Several months after the site launched in November 2000,
KnowledgeStorm began charging vendors a fairly low fee based on
how many leads they would received from the system. This pay-
per-lead system was not a big success.
"Selling leads one by one by the drink we found to be very
difficult," Ramminger says. "It was a bit of a nightmare from an
accounting standpoint. Providers did not like constantly
having a financial discussion every time they had a lead."
Finally a "smart client" nudged KnowledgeStorm into abandoning
the pay-per-lead model in favor of a subscription model.
The marketing team developed a whole package of benefits for
subscribers (see link to subscription marketing materials below).
Key benefits included:
1. Visibility in the marketplace -- Since hundreds of
thousands of qualified buyers visited KnowledgeStorm monthly,
vendors got critical brand exposure that paying on a per-lead-
basis only did not compensate for.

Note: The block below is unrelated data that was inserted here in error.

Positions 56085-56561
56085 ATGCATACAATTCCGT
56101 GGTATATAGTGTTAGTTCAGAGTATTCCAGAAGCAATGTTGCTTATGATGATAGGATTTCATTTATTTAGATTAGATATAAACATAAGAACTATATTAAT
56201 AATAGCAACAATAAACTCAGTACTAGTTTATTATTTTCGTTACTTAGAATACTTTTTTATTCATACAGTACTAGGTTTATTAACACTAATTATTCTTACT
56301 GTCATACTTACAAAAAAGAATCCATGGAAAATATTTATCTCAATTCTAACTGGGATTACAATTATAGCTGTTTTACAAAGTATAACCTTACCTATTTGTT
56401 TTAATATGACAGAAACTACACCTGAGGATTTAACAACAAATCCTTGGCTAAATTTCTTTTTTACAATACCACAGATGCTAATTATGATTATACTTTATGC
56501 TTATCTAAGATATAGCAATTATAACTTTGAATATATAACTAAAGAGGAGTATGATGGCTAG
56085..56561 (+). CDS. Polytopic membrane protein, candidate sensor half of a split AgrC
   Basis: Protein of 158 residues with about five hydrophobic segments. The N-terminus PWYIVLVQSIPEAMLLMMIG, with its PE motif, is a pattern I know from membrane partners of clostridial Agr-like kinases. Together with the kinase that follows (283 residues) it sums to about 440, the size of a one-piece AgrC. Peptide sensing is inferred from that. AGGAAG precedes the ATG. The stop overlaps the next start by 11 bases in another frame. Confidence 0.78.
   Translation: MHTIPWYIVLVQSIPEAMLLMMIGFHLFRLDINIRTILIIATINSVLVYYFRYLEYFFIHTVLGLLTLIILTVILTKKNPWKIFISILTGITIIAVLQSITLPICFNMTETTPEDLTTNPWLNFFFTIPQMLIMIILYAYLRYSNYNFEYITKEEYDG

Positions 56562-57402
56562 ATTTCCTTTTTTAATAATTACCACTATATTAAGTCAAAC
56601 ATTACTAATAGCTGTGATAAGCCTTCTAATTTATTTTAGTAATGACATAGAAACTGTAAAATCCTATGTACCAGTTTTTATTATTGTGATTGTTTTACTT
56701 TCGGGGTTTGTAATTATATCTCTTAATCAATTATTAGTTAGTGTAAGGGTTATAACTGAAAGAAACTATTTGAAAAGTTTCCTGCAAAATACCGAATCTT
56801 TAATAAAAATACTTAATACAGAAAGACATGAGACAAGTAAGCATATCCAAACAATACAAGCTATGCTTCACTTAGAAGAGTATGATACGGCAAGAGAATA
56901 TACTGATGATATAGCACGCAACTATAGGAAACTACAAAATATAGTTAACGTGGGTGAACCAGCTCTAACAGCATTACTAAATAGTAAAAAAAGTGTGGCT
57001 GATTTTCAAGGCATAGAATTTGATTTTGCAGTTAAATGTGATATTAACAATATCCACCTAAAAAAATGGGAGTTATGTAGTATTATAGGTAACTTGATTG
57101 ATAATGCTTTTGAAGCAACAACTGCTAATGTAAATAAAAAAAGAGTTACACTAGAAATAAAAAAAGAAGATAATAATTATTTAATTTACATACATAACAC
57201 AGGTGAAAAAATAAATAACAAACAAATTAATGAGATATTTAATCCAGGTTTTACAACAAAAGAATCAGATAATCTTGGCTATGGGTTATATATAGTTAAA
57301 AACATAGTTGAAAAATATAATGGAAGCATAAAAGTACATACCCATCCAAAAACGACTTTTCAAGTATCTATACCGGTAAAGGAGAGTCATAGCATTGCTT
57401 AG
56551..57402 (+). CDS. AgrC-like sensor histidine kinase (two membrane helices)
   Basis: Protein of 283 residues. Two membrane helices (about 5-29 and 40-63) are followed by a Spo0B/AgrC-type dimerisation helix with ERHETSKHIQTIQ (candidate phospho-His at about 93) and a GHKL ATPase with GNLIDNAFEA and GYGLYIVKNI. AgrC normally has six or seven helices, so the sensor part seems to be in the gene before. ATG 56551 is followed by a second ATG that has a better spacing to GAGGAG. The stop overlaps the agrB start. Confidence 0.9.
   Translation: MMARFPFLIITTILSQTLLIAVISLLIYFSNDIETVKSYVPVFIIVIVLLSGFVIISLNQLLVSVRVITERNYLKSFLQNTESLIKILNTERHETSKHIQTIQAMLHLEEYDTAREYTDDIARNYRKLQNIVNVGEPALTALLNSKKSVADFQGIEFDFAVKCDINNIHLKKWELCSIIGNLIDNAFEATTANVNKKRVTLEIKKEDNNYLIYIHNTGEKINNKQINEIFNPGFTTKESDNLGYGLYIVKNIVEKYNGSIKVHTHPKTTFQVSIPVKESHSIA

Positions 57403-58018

"Most providers understood that we were paying money for that
traffic, and therefore we couldn't give it to them for free,"
2. Demographic and statistical data on listings viewers --
Although KnowledgeStorm would never reveal an individual
user's data to a vendor without that user's explicit
permission, the site was able to give vendors reports on the
number of people who viewed that vendor's various listings and
those visitors demographics.
Aside from being interesting and proving the site's worth as a
visibility tool, vendors could also use the reports to refine
their own internal product plans. For example, one company
used its reports to decide which European country to launch in
3. Leads -- The subscription also included a pre-determined
number of sales leads from visitors who were definitely
interested in hearing about that vendor's products.